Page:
How to Tell if a Builder is Taking Shortcuts in the Building Process - Fine Line Homes

Blog

Fresh Ideas and Designs for Your Home.

How to Tell if a Builder is Taking Shortcuts in the Building Process

Stick Built Home Builder

Construction foreman reviewing blue printsImagine you just hired someone to build your dream home. You found a floor plan you mostly like, created a list of must-have features including an open kitchen with a large island, and spent some time with a couple of contractors trying to understand their building process. Finally, you settled on one who seemed genuinely nice and had the lowest bid. Now what?

Slow down. Building your new home is too complex an undertaking to leave anything to chance.

Of course you want to work with people you can trust. But how will you know you’re hiring an honest builder? While many companies are reputable, the reality is some builders are dishonest and take shortcuts. It’s important to do your homework to protect yourself against costly lessons. This guide will tell you about some of the common warning signs and help you know the important questions to ask when you’re searching for an honest home builder.

In this article you’ll learn:

  • Why you should care if the builder cuts corners
  • Whether you should be allowed in the home during the construction process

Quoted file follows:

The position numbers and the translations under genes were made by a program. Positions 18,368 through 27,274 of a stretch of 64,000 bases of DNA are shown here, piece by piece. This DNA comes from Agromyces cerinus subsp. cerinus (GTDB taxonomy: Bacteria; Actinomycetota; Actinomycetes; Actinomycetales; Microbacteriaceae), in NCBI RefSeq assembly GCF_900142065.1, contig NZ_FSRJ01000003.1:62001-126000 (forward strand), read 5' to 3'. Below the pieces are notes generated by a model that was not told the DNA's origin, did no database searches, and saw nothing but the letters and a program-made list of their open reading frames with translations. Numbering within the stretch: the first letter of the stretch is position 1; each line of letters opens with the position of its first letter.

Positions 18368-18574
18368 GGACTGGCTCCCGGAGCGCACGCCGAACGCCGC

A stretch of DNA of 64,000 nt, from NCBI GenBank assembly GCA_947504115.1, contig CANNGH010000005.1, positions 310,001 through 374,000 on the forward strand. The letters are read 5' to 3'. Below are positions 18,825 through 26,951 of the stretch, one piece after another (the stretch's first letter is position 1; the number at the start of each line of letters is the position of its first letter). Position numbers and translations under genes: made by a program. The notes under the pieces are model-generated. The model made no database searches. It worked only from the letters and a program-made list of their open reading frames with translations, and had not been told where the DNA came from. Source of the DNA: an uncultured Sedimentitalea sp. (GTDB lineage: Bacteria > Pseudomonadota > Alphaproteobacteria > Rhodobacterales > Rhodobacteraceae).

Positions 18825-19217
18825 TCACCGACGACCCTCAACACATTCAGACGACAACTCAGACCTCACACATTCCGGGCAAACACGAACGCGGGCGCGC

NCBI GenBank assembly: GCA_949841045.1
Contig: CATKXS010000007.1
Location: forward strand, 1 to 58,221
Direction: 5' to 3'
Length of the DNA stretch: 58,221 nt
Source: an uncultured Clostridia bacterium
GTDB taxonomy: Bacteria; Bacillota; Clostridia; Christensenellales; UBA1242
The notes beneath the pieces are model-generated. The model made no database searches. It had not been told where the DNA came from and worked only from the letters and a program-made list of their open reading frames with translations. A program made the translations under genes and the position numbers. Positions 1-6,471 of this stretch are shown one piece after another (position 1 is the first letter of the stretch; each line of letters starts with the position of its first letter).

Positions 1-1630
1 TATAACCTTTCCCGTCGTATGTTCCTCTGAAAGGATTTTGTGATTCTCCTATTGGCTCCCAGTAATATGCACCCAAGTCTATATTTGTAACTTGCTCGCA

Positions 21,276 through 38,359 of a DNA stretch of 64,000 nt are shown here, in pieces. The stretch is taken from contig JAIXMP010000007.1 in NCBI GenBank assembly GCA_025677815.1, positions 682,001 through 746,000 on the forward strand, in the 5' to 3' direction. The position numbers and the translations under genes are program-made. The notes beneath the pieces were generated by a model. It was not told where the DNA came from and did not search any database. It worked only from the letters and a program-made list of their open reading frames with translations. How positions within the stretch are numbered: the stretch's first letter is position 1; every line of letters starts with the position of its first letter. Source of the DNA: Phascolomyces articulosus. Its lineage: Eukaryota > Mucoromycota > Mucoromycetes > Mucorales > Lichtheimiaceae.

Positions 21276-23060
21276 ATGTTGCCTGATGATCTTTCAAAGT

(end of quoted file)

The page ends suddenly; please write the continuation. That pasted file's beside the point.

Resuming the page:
• What things a reputable builder won’t ever try to hide from you

DOES THE BUILDER CUT CORNERS?


The 2016 Plan Book from Fine Line Homes
Cutting corners means doing something in the easiest, quickest, or cheapest way, often harming the quality of work. When a homebuilder cuts corners, they use inferior products or improper building techniques. It’s important to note that many of the critical components of quality construction are things the average person isn’t aware of and may not be able to see.

The building methods and materials your builder uses influences your home’s efficiency, sustainability, and durability. Using premium building products is a short-term decision that can have significant long-term effects.

Dishonest builders may promise and charge you for higher priced materials and then substitute cheaper grade products. Similarly, some builders cut corners in the building process like spacing floor joists wider than needed. Of course, these dishonest practices are more likely to occur in areas of your home you can’t easily see.

Even if you go to the job site every day, you still may never know the builder was taking shortcuts. If you’re not familiar with building practices and are relying on your builder’s guidance, how could you possibly know the products or practices aren’t acceptable? Unfortunately, shortcuts aren’t usually discovered until after the homeowner has been in the home for many years and serious problems start happening.

ARE YOU ALLOWED IN THE HOME DURING THE BUILDING PROCESS?

You have the right to check in on your home’s progress during the construction process. After all, it’s your home! Site visits are especially critical during the initial building phases when the structural features are still exposed. A solid foundation, sturdy walls, and reliable utilities are all crucial components that form the structural and functional integrity of your home.